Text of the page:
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West End Extra - by JAMIE WELHAM
Published: 7 November 2008
Clayton Littlewood: 'I didn't censor myself and pretty much told it how it was'
Clayton Littlewood: ‘I didn’t censor myself and pretty much told it how it was’
Chronicler’s warts-and-all exposé of the Soho village

Clayton’s characters are so bizarre they couldn’t be invented

HOW should you act when a transsexual wants to show you her latest post-op?
Is it appropriate to talk to a celebrity when they’re buying underwear?
What do you do if water starts leaking into your shop from the upstairs brothel? These are some of the questions answered by Clayton Littlewood – the Soho diarist who has been chronicling life in the “village” from behind the looking glass of his shop – Dirty White Boy.
It might sound like Alice in Wonderland, but the characters who occupy his mind and musings are so bizarre they couldn’t possibly be made up.
The 48-year-old’s eponymous blog, which has just been turned into a book, follows a jaunty cast of real-life eccentrics, from “Pam the Fag Lady” to Chico “the campest Queen in Old Compton Street”.
You won’t find them in the Colony Club or the shiny media haunts of Golden Square.
Sex shops, soup kitchens and Somerfield – these are their landmarks.
It was this honest portrayal of hurly burly Soho that gained Dirty White Boy cult status, with readers from as far away as America logging in to find out every next twist in what became a mini-soap opera.
“Business wasn’t good and I’d just stare out the window,” said Clayton.
“In fact business was so slow the store was forced to close in July, one of many independent shops in Soho fallen victim to the credit crunch.
“It got to the point where Harley Street doctors couldn’t even afford our clothes. I would see a lot of different people come past the shop and I just started writing down my thoughts on my laptop,” he said.
But with so much white noise on the blogosphere, what separates Clayton’s offerings from any of the other self-styled Pepys’s? Well, for one, there’s no mention of Peaches Geldof’s latest night on the tiles.
Instead we hear original anecdotes and real life stories told with a Hogarthian incisiveness – a sort of unofficial tourist guide evoking a vivid portrait of an area that is like no other.
“I think the reason it became popular was because I tried to be as true to life as possible. I didn’t censor myself, and pretty much told it how it was. I think people liked the honesty. We even had one grandma from Wales getting her son to print off the pieces and reading them out to special book clubs over afternoon tea. As we became better known people would just come into the shop for a counselling session or to try get written about.”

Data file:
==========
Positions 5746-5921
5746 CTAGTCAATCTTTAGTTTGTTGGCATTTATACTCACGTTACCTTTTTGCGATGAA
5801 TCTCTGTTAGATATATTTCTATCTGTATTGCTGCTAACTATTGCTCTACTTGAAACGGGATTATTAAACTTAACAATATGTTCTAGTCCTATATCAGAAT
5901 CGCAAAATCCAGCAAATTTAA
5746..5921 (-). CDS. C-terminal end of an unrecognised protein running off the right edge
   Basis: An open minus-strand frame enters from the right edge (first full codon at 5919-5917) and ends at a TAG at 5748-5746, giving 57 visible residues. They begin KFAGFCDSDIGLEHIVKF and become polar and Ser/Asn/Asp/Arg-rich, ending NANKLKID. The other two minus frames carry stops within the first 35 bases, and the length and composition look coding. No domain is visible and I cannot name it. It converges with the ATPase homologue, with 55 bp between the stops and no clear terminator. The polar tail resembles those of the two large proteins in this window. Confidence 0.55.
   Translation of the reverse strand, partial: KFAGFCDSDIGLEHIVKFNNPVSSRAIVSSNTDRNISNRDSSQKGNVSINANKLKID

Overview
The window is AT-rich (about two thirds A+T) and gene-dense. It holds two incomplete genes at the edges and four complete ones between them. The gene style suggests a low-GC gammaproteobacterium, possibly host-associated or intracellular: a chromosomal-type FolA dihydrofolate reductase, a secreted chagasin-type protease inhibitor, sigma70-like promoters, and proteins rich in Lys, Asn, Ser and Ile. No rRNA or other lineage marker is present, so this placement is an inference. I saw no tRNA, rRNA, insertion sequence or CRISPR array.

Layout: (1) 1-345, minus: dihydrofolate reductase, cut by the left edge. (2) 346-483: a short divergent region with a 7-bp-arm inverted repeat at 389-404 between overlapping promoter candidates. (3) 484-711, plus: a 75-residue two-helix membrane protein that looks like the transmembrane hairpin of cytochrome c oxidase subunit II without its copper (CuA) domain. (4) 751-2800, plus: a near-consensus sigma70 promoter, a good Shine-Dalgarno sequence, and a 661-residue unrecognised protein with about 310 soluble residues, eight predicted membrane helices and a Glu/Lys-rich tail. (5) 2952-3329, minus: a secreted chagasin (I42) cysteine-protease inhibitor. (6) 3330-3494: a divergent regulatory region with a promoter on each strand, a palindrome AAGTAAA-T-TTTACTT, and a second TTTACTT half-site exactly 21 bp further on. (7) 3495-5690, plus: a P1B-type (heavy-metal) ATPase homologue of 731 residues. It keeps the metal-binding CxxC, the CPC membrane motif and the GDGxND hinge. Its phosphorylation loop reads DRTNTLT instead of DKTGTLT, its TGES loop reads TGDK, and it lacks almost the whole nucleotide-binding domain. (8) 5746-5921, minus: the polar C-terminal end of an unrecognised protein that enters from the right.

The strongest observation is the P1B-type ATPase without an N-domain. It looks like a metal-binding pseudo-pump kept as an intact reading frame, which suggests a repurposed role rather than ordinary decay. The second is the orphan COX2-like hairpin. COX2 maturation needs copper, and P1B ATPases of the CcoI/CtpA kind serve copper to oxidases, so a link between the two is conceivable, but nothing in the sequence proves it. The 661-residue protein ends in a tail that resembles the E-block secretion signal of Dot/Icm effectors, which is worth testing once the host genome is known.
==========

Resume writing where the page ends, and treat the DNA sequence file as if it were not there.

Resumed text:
Among the highlights, the warts’n’all guide on how not to visit a brothel (Clayton’s shop was situated beneath one – giving him a privileged position to comment on such things), the time he feared ending up in a body-bag when the heavies turned up after complaining about a leak from upstairs and what happened when Clayton discovered that one of his protagonists – a man he had come to call a friend – was done for rape.
Jumping between laugh-out-loud to tear-jerking melancholia, Dirty White Boy can’t be accused of sensationalism.
The phenomenal success of the book is some consolation for losing the shop, but Clayton is not resting on his laurels. He’s already started on his second installation.
“If I tried out to try and write a book it wouldn’t happen. It’s been pretty well received and fingers crossed there might be a second book in it.”
If you want to find out what might be in it, see the blog www.myspace.com/dwbsoho
Dirty White Boy: Tales of Soho is published
by Cleiss, £8.99.

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Your comments:

Through his blog, first, and then via the book, I have found a no-holds-barred approach to London's underbelly and the denizens of Soho. I would instantly recognize any of the players in his little stories even though few have had their pics published. Clayton weaves a wonderful tapestry of durable threads.
N. Gowdy

The minute I started reading Clay's blogs i just knew he had something going for him. Clay's ability to write is totally natural & the beauty is, he just tells it like it is..... The humour is awesome, cracks me up no end & then he slaps you in the face with something that makes you cry. I'm so glad he's getting the recognition he deserves. This is just the beginning, he's got it all to come, tv series, movie etc.....just see!!
Maggie K


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